That's a great question, Mr. Harris. I would simply say that we at CSIS have the legislative authority to investigate threats to national security based on what's called section 2 of the CSIS Act, and you kind of just go with your gut in many ways.
I will say that we came across many cases of people who appeared to just talk the talk and then would switch in a heartbeat to actually planning something, whether it was travelling abroad to join ISIS or things like that. It's not an exact science, and this is what worries me when we try to delineate this in such ways that it's only 12 mechanisms or that it's only 12 of this. Life is, unfortunately, much more complicated than that, and I think a lot of us simply went either on our instinct or on the fact that we'd seen many previous investigations that were analogous to that.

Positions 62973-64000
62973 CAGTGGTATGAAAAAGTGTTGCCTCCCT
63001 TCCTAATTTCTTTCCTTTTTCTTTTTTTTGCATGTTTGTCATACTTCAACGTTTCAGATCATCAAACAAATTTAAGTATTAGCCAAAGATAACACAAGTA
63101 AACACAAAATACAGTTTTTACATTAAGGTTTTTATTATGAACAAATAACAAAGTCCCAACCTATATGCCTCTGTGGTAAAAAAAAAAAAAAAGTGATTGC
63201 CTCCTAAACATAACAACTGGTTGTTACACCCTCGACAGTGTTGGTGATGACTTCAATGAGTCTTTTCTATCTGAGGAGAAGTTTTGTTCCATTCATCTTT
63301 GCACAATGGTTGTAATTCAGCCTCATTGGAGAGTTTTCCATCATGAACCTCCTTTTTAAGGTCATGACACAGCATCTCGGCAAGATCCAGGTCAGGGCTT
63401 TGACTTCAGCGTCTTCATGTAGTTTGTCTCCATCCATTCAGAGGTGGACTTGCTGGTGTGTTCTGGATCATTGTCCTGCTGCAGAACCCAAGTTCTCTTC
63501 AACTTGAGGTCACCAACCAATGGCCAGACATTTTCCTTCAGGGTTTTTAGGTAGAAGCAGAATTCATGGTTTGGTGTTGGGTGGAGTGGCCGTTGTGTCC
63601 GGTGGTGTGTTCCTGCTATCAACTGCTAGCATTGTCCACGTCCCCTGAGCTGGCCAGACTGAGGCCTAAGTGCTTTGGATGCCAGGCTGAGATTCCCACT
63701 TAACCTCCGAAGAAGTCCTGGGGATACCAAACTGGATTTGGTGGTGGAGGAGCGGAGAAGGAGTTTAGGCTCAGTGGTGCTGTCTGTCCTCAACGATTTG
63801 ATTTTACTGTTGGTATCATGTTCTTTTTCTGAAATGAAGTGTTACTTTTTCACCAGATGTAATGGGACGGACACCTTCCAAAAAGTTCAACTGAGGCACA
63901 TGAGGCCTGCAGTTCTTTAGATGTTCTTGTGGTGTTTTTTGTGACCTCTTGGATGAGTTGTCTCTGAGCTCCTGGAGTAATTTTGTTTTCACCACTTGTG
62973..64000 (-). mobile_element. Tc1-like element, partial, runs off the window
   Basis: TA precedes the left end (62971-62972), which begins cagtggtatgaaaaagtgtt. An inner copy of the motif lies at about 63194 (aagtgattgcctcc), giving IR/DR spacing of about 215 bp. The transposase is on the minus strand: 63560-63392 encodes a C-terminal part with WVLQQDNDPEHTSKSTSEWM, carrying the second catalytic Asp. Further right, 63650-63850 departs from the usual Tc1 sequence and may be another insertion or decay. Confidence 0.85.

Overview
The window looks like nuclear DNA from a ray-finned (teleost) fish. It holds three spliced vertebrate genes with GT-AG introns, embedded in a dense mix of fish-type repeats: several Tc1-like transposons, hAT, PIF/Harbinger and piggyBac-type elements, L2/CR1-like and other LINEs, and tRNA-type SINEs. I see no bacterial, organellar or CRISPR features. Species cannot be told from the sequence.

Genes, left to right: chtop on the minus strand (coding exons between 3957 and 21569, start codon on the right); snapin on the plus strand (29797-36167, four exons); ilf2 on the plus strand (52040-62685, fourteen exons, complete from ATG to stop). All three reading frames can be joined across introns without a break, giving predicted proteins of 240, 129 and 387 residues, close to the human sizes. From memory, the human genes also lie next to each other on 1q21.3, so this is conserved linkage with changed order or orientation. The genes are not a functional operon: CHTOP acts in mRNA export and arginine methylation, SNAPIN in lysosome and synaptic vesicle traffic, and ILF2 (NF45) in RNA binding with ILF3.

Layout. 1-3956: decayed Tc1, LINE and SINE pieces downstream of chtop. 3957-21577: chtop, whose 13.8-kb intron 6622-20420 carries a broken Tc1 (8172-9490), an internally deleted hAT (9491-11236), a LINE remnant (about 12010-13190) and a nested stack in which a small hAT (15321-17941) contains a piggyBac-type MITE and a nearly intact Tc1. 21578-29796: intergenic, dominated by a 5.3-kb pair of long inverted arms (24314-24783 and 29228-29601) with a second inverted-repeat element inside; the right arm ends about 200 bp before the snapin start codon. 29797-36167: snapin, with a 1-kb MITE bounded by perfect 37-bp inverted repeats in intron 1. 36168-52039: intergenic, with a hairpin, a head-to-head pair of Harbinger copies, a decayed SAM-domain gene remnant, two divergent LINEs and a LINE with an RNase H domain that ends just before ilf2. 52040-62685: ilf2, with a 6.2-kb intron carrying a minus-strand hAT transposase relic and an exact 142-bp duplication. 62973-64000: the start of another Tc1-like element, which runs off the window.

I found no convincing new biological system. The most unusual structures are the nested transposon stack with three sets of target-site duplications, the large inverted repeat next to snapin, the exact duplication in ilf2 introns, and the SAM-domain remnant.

We didn't come up with any kind of foolproof system, and I would submit to you, sir, that it's, in fact, a fool's errand to try to reduce this to something that is actually as simple as that. A lot of it is learning as you go and having the necessary resources to take a look at those people when they actually start to do or plan to do some very dangerous things.